Tuesday, 31 January 2012

The Unforgettable Carol Channing

The show biz world is full of combinations that you can’t picture apart. And then there are some that just don’t seem to fit at all.

George Burns and Gracie Allen were a perfect match. It’s hard to fathom that when Gracie quit show business in the late ‘50s, Burns chose Carol Channing as his partner for his show on the Vegas strip.

Burns, as everyone knows, was ultra low key and personable, churning out a joke pulled from a dusty vaudeville trunk, puffing on his cigar until the audience got it, then rolling on to the next one. No one has ever accused Channing of being ultra low key. She and Ethel Merman strike me as the two stars of Broadway musical comedy who utterly dominated a stage through sheer force of personality, not exactly a trait you’re looking for when doing a two-hander in front of an audience. But Burns knew all the tricks of the show biz trade and was smart enough to ensure he wouldn’t be overpowered in front of the footlights. It helped, too, that Burns had been known by audiences for years; in 1959, Channing was still reasonably new and not yet the huge star she became. “Hello Dolly” was still a few years away, though she was known to audiences from the Broadway hit “Lend an Ear” and through newspaper columns that reported on the Great White Way.

Art loosely imitated life on the George Burns TV show on January 6, 1959. The plot—Burns signed Channing for a nightclub engagement and then joined the act himself. That’s what’s being plugged in this column in the Tucson Citizen from January 3rd. The writer clearly took the angle that his readers had no idea who Carol Channing was; the description would be quite superfluous today. This great caricature accompanied the story.

Her Eyes Are Brown Oceans
By RON KELLY
NEW YORK — Many a lover has used this line:
“Your eyes are like limpid pools of moonlight . . .”
Well, looking into the eyes of Carol Channing isn’t like that at all. It’s more like peering into two huge brown oceans.
That’s not all that's startling about this king-sized pixie. She towers over the average male (5-8 in her nyloned feet).
And the hair . . . well, she calls it “contrived careless.”
Actually, it looks like it was combed none-too-recently by a portable cement mixer. The hair is, presently, blonde.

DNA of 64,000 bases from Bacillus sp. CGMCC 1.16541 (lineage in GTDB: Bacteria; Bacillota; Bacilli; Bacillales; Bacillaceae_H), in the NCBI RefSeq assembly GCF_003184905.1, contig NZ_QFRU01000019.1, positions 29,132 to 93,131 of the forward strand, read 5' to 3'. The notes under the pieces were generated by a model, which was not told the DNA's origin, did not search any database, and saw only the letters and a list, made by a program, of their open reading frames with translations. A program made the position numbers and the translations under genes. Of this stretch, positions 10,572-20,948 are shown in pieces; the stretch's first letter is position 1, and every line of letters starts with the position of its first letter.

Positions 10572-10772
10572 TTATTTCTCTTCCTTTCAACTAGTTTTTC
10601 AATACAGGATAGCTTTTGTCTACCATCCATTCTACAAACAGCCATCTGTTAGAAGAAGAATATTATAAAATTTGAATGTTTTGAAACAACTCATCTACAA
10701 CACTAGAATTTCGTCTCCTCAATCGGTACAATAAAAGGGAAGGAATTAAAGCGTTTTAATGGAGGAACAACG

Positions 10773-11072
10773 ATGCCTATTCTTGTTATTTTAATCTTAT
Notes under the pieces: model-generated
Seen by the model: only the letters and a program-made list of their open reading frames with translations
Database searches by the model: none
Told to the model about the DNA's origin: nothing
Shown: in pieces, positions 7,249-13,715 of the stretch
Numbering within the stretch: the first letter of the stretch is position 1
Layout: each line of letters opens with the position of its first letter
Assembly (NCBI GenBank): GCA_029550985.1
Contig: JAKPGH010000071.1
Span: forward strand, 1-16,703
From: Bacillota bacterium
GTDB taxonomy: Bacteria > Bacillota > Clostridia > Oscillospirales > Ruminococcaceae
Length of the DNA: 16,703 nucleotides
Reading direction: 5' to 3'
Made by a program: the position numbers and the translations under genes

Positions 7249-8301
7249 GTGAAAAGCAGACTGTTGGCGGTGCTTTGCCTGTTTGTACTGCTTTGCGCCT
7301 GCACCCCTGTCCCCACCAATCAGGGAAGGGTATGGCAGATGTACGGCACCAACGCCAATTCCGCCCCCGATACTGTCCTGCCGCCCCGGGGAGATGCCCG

If charm were gold, she would make Fort Knox look like a slum. Her fey, good-natured humor is so rapid-fire yet so abrupt that one sits in awe staring vacantly at this wonderful face, hoping not to forget one little pearly gem.
Carol Channing reminds one of a big—very big—friendly sister.
The voice comes through like “Gangbusters” and the laughter—warm and gay, never harsh—is contagious throughout any room. She is a good-humored, story-book character in love with the world. Particularly George Burns.
“Yes, I love that man,” she chirped, “I mean this is not only the funniest man in the world, he is also the kindest.
“Do you know that wonderful man gave me jokes, situations, little stage tricks that I’m still using since I first met him years ago?”
“Did you know he completely staged my night club act for Las Vegas?” she demanded.
Carol loves Gracie, George’s long-time partner now retired, too. And she loves their children, Sandra and Ronnie. “Isn’t Ronnie doing fine on the George Burns Show? And George. That man fractures me.
“Why, he had me in stitches during rehearsals of our TV show. He’s so quick with his jokes, and he has such a tremendous sense of timing. That man has forgotten more jokes than most modern-day comedians will ever remember.
“I am,” she decreed solemnly, “the world’s number one George Burns fan.”
Aside from her enthusiasm for George, the man and the comedian, Carol Channing has other enthusiasms, such as:
Her son, almost six. Her husband, Charles Lowe (advertising man). Her career (she opened a four-week stand at New York’s chic Plaza Hotel on Dec. 26). And people, just plain people.
One gathers that this San Francisco-born charmer has a heart to match her 138 well-distributed pounds. She certainly captivates the attention of those around her—and she enters a room like a steamroller with a bass whistle.
Carol Channing is quite possibly one of the funniest women in the world.
She's the kind of person you’d like to have living next door—if for no other reason than she’d not only loan you a cup of sugar, but she'd give you a million dollars worth of floor show at the same time.
Two recommendations: enjoy the talents of Carol Channing on The George Burns Show next Tuesday. And if ever the occasion arises to meet the girl in person, do so. It’s an experience you’re not likely to forget.

Carol turns 91 today. It’s a happy coincidence she shares a birthday with another over-the-top personality of the stage, Tallulah Bankhead, who was flamboyant in a far different manner.

Monday, 30 January 2012

Shuffle Off, Celebrity Imitators

Hugh Harman and Rudy Ising may have been forced to use Warners-owned songs in their cartoons for Leon Schlesinger, but they couldn’t have been handed a better break (if you’re forced to use songs, that is). Their characters got to bounce around tunes from the best movie musicals of the era. “We’re in the Money.” “42nd Street.” “Lullaby of Broadway.” “Shuffle Off to Buffalo.” All great songs. I’m sure a lot of kids had their first exposure to them watching cartoons.

The songs were plunked in cartoons which bore no similar to the musical in which they appeared, possibly with the exception of “Page Miss Glory” (1936), which has a faux Busby Berkeley overhead choreography shot. The cartoon version of “Shuffle Off to Buffalo” (1933) involved a dispatch office for a place that delivered newborn human babies. None were delivered to Buffalo, shuffling or otherwise. Instead we get rubber hose animation, ethnic throw-ins, celebrity caricatures and the Rhythmettes.